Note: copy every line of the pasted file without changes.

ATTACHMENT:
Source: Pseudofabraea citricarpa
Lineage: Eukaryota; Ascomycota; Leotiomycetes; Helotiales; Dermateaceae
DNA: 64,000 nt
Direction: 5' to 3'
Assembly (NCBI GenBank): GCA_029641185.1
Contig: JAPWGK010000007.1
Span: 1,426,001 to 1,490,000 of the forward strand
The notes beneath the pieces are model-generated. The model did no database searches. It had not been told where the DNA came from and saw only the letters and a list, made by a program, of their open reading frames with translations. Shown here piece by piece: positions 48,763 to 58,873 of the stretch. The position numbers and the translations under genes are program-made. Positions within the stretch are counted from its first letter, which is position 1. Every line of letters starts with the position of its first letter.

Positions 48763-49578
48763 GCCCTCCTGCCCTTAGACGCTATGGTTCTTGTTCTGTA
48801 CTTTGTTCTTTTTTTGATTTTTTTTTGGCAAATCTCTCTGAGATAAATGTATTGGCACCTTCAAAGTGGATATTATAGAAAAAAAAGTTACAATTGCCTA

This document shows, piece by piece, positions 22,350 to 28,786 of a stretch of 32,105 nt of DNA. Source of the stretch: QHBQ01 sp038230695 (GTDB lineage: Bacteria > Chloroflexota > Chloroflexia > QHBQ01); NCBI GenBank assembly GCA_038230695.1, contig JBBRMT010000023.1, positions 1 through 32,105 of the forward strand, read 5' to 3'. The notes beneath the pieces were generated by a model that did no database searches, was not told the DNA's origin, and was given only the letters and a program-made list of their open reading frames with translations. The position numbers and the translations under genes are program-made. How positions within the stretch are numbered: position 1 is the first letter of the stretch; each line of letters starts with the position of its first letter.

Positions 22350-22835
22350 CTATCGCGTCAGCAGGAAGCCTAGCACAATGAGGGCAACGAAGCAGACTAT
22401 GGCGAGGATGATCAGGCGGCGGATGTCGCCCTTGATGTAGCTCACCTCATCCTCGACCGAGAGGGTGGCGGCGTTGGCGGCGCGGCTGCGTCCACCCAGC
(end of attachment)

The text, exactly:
Source: Pseudofabraea citricarpa
Lineage: Eukaryota; Ascomycota; Leotiomycetes; Helotiales; Dermateaceae
DNA: 64,000 nt
Direction: 5' to 3'
Assembly (NCBI GenBank): GCA_029641185.1
Contig: JAPWGK010000007.1
Span: 1,426,001 to 1,490,000 of the forward strand
The notes beneath the pieces are model-generated. The model did no database searches. It had not been told where the DNA came from and saw only the letters and a list, made by a program, of their open reading frames with translations. Shown here piece by piece: positions 48,763 to 58,873 of the stretch. The position numbers and the translations under genes are program-made. Positions within the stretch are counted from its first letter, which is position 1. Every line of letters starts with the position of its first letter.

Positions 48763-49578
48763 GCCCTCCTGCCCTTAGACGCTATGGTTCTTGTTCTGTA
48801 CTTTGTTCTTTTTTTGATTTTTTTTTGGCAAATCTCTCTGAGATAAATGTATTGGCACCTTCAAAGTGGATATTATAGAAAAAAAAGTTACAATTGCCTA

This document shows, piece by piece, positions 22,350 to 28,786 of a stretch of 32,105 nt of DNA. Source of the stretch: QHBQ01 sp038230695 (GTDB lineage: Bacteria > Chloroflexota > Chloroflexia > QHBQ01); NCBI GenBank assembly GCA_038230695.1, contig JBBRMT010000023.1, positions 1 through 32,105 of the forward strand, read 5' to 3'. The notes beneath the pieces were generated by a model that did no database searches, was not told the DNA's origin, and was given only the letters and a program-made list of their open reading frames with translations. The position numbers and the translations under genes are program-made. How positions within the stretch are numbered: position 1 is the first letter of the stretch; each line of letters starts with the position of its first letter.

Positions 22350-22835
22350 CTATCGCGTCAGCAGGAAGCCTAGCACAATGAGGGCAACGAAGCAGACTAT
22401 GGCGAGGATGATCAGGCGGCGGATGTCGCCCTTGATGTAGCTCACCTCATCCTCGACCGAGAGGGTGGCGGCGTTGGCGGCGCGGCTGCGTCCACCCAGC